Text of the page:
VPA and CBZ are both anticonvulsant drugs that also have mood-stabilizing properties. CBZ is a drug of first choice for partial complex seizures (temporal lobe epilepsy) and may also be useful in controlling other types of seizures. It can be especially helpful in neuropsychiatrie patients who have both mood lability and a lowered seizure threshold. Two possible disadvantages of CBZ are its ability to induce hepatic enzymes, leading to multiple drug-drug interactions, and the rare but potentially dangerous hematological side effects of agranulocytosis and aplastic anemia. CBZ can also accelerate its own metabolism and induce hyponatremia, especially in elderly patients.

Table

TABLE 3Antianxiety Drugs

TABLE 3

Antianxiety Drugs

VPA may also be a practical treatment for patients with mood lability and decreased seizure threshold. It has significantly fewer drug-drug interactions than CBZ, but rarely can lead to hepatic dysfunction. If patients do not respond or are unable to tolerate the side effects of lithium, CBZ, or VPA, then clonazepam, a benzodiazepine with anticonvulsant properties, may be tried, perhaps as an adjunct to these agents.

PHARMACOLOGICAL TREATMENT OF ANXIETY DISORDERS

Antianxiety Drugs

Drugs commonly used for the treatment of anxiety are listed in Table 3. The benzodiazepines (BDZs) are the most widely used and differ among themselves with respect to speed of onset, half-life, and duration of action. In addition, some but not all are available for intramuscular and/or intravenous administration. As a class, the BDZs are physiologically addicting and patients may experience withdrawal symptoms when they stop these agents abruptly. Neuropsychiatrie patients are often exquisitely sensitive to both the therapeutic effects and the side effects of these drugs. In addition, elderly patients or those with brain dysfunction may have paradoxical responses, such as agitation and disinhibition.15

Alternatives for the treatment of chronic, generalized anxiety include buspirone and the SSRIs.16 Buspirone is nonaddicting and may have some antidepressant properties. It does, however, have a delayed onset of action, as do the SSRIs. Of the SSRIs, paroxetine appears to be the most effective for panic disorder. Although, theoretically, all of the SSRIs should be effective in treating obsessive-compulsive symptoms, only fluoxetine and fluvoxamine have been approved by the Food and Drug Administration for this indication. The SSRIs may be a more efficient treatment for anxiety and depressive symptoms.

Sedative-Hypnotic Drugs

Many neuropsychiatrie patients have sleep disturbances severe enough to require pharmacologic treatment. Although the BZDs have been widely used to treat these patients, these drugs can cause paradoxical excitement and next-day sedation and confusion, especially in brain-disordered patients. For acute or short-lived insomnia, Zolpidem, a non-BZD hypnotic, may be a better choice. Chronic insomnia may be best treated by evaluating the patient for an underlying anxiety and/or depressive disorder and treating with an SSRI or buspirone. Although antipsychotic drugs can be quite sedating, they should only be used to treat insomnia in neuropsychiatrie cases when the insomnia is the result of psychotic symptoms.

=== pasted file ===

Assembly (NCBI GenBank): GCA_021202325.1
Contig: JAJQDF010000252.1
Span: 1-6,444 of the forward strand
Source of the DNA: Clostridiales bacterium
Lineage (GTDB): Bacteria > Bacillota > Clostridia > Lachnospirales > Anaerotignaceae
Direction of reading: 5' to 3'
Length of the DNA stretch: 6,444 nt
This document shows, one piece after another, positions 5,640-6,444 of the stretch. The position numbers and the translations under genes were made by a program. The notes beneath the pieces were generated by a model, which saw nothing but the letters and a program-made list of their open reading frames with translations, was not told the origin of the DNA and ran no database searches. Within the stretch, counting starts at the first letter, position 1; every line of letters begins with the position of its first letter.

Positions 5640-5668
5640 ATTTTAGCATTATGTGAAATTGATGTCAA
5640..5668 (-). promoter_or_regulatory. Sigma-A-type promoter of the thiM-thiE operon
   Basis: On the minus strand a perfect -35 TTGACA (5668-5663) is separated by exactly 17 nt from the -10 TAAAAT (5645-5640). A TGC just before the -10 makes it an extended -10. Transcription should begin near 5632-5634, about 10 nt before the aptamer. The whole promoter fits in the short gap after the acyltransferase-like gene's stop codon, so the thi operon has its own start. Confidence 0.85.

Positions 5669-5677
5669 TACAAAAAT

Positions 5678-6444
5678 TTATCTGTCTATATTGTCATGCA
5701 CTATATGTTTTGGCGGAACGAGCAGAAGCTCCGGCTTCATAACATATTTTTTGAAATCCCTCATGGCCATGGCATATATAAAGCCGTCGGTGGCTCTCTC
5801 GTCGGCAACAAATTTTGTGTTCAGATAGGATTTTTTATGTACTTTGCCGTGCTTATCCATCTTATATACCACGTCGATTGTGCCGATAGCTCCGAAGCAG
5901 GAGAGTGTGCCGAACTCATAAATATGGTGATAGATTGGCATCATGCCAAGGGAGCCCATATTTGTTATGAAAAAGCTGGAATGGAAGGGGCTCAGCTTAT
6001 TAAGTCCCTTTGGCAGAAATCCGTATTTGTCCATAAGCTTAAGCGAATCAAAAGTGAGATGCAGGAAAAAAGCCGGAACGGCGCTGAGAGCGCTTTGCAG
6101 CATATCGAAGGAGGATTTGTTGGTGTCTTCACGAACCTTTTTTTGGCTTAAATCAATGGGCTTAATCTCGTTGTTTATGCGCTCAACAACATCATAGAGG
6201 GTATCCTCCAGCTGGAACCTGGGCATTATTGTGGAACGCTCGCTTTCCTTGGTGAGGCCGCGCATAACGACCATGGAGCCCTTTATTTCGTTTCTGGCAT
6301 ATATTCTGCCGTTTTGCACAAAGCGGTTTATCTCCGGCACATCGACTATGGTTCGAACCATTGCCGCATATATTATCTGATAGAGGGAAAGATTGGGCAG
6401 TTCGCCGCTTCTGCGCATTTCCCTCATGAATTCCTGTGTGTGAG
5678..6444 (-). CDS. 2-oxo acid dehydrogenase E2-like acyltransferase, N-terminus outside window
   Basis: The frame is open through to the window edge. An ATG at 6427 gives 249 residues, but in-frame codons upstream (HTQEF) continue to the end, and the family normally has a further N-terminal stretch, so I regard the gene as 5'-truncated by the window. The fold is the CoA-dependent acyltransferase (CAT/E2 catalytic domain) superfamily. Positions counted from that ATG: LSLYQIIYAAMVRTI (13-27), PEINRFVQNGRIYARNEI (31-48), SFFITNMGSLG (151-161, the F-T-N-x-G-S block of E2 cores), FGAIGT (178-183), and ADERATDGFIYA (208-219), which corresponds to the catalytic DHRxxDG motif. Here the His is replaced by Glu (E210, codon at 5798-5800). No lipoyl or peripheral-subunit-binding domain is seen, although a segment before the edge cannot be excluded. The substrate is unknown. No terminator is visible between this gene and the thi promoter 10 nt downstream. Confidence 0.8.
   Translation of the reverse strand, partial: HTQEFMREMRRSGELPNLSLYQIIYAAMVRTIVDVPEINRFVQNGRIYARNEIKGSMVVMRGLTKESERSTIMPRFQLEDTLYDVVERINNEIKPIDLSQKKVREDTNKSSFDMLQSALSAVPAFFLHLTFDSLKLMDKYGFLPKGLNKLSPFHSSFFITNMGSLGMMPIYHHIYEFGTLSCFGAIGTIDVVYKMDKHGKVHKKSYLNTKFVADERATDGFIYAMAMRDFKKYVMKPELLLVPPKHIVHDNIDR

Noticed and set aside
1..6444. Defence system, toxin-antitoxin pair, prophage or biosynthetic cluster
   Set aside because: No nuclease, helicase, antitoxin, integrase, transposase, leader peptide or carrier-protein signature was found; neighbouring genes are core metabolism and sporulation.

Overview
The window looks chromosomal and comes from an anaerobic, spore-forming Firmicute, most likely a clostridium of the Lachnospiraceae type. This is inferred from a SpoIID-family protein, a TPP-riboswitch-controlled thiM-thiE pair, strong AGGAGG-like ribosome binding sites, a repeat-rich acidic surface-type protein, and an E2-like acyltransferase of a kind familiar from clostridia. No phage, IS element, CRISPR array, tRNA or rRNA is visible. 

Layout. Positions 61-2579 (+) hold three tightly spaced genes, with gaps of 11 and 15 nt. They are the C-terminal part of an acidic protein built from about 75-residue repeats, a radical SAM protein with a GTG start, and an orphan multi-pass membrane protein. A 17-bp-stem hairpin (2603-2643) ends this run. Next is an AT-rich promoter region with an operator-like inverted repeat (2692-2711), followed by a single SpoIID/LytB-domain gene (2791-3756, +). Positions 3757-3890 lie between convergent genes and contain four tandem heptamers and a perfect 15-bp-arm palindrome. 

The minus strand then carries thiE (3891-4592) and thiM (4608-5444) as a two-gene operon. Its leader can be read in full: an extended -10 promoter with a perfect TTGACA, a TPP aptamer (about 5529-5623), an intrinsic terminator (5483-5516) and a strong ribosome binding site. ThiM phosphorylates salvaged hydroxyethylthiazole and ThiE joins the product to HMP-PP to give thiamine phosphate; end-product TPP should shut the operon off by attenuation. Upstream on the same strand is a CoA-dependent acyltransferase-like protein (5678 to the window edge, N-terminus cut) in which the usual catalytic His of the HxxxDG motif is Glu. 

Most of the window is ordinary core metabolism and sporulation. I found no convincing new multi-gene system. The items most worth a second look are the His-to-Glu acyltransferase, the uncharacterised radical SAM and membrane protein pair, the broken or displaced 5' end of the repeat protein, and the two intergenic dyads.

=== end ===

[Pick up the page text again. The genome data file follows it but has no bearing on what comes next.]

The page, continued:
PHARMACOLOGICAL TREATMENT OF AGGRESSION, VIOLENCE, AND DECREASED IMPULSE CONTROL

Increased aggression, violence, and/or decreased impulse control can be sequelae of many neuropsychiatrie disorders. Although these symptoms are often associated with dysfunction in the frontal and/or temporal lobes, they can occur with any brain lesion. Treatment of these behaviors will depend on the clinical context in which they occur and their duration.17

For the management of acute episodes of violence, aggression, and/or decreased impulse control, the BZDs and antipsychotics are recommended.18 These agents, in general, have a rapid onset of action and may be especially helpful for rapid tranquilization when given together intramuscularly (e.g., haloperidol 5 mg and lorazepam 1 mg). As mentioned above, however, antipsychotics should be avoided, if possible, unless active psychotic symptoms are present.19

The optimal treatment of chronic violent or aggressive behavior or decreased impulse control may be suggested by the nature of the patient's psychiatric or neuropsychiatrie disorder. Patients with brain lesions, which tend to lower seizure threshold, and patients with seizure disorders may be best treated with CBZ or VPA. Patients whose problematic behaviors occur in a setting of mania or bipolar disorder may also benefit from treatment with CBZ or VPA. Lithium may also be useful in this situation, especially if the patient has a personal or family history of positive response to lithium.